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Writer Caoilinn Hughes on ‘The Alternatives’ : NPR

NPR’s Andrew Limbong talks to Irish writer Caoilinn Hughes, whose new novel explores the bonds of sisterhood and the ways those bonds can be tested.


Sisters have a way of being there for you, holding you down when you’re going through it or standing up for you when your back’s against the wall. But also, golly, do they have a way of getting on your nerves. Just the decisions they make sometimes force you to really wonder, how are we related? This dynamic is deeply and thoroughly examined in the new novel “The Alternatives” by Irish author Caoilinn Hughes, who joins us now in studio. Hey, Caoilinn. Welcome to ALL THINGS CONSIDERED.

CAOILINN HUGHES: Hi, Andrew. Thank you so much for having me.

LIMBONG: Thanks for being here. So there are four Flattery sisters, right? There’s Nell, the youngest. She’s a philosophy professor in the U.S. There’s Maeve, a cookbook author and a Instagram famous chef, right?


LIMBONG: There’s Rhona, a high-powered political science professor at Trinity College in Dublin. But can you tell us about the eldest daughter?

HUGHES: Yes. So Olwen Flattery is a geologist, and she was really my starting point with this novel. So I knew I wanted to write about women at work, and Olwen was the first one that arrived. And she’s a geologist, and I find that work to be really kind of deeply existential and fascinating. And I was writing the book in the west coast of Ireland, where I grew up, with this beautiful, wild landscape where you’ve got these kind of limestone shouldering through the fields and these wind-stripped hills. And that landscape is kind of like her in the fact that it’s wild and dynamic but somehow immovable. So that gave me a sense of Olwen. And also, she had big-sister vibes off the bat.

LIMBONG: She definitely does that, yeah.

HUGHES: Yeah. So I knew that it was going to be a book about women at work and also a novel about sisterhood – and a geologist, political scientist, a philosopher and a chef. And they definitely do walk into a bar.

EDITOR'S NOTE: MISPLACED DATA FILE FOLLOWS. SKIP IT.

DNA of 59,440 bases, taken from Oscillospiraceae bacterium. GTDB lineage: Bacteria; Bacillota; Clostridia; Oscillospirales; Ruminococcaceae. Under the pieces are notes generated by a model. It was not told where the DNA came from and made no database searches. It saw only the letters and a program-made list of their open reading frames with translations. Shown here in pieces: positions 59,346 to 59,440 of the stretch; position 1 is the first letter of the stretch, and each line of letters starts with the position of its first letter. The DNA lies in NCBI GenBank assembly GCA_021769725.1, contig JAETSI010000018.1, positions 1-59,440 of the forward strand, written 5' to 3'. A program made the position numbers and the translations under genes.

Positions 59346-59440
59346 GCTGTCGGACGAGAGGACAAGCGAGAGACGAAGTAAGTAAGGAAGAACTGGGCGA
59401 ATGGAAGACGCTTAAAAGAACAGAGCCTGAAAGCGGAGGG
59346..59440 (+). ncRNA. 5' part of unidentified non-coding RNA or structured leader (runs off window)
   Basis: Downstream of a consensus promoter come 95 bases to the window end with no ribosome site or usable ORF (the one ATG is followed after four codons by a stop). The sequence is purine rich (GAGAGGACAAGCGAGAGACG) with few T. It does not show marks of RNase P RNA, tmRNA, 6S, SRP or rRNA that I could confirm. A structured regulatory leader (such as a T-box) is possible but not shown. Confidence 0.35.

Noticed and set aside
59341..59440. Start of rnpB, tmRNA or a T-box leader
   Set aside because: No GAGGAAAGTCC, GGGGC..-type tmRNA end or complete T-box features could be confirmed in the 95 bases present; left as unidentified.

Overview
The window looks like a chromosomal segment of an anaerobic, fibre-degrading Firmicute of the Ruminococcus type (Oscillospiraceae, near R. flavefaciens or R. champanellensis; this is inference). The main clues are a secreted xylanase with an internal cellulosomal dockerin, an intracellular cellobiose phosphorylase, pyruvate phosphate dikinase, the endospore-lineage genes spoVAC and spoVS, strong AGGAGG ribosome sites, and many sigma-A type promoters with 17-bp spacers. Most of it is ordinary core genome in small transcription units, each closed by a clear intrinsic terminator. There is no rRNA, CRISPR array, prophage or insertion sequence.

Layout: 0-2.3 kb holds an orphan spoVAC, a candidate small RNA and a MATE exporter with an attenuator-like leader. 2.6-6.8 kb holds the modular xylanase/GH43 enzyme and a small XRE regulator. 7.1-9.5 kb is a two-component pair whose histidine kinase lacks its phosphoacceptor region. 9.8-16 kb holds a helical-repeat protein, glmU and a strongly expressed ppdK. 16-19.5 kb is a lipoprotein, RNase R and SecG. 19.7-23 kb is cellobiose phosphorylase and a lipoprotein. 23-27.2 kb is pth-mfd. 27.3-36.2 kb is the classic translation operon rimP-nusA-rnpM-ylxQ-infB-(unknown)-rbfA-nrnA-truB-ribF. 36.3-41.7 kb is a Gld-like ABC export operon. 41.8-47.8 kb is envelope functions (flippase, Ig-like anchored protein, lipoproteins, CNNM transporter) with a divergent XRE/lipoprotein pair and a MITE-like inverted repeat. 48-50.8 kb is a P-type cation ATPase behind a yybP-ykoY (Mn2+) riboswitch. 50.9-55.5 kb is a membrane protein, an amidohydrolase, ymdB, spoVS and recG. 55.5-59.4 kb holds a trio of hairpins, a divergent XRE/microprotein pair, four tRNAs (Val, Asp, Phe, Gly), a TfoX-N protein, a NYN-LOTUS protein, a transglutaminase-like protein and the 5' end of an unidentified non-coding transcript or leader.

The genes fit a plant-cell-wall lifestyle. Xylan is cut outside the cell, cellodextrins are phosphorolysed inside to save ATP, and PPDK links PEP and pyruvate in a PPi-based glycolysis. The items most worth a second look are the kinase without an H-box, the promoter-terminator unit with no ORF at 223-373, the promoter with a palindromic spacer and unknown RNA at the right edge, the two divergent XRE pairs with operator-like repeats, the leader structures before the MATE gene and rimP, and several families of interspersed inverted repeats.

LIMBONG: Yeah. You mentioned the big-sister vibes. Their parents died when they were younger. Olwen decides to deal with their grief by bailing, right? She leaves her partner, Jasper, and his two kids. And she sort of quietly ships off to a small town in Northern Ireland. She hides out there. She makes friends with the locals, sort of. And there’s a scene where she’s at the local pub, thinking about the current moment that I was hoping that you could read.

HUGHES: Oh, I’d love to.

(Reading) No radio played in the background. No TV was mounted in the corner. It impressed Olwen a great deal, that sort of commitment to the moment. What with Jasper’s video work and the fidgety sons and the students using apps to rack up telemarketing gigs in five-minute increments, she wasn’t used to such minimalism – the unadorned moment, the absolute basking in it. For all the cultural products having a moment, very few moments were up for grabs. Mindfulness was having a moment, and Nell had to gut her philosophy syllabus in response to present all thought as ahistorical. Localness was having a moment, a preview to the scarcity moment. And Maeve had to rehash her U.K. menu to flaunt its blue-and-red roots. Sustainability was having a moment, and Rhona had to dash off her op-eds explaining why the Green Party wasn’t. It was to do with the localness moment, which meant that Sinn Fein was having the sustainability moment. After so many years of trying to dig into the moment, to put it in context, to know its makeup, Olwen had forgotten how it felt to take it for granted.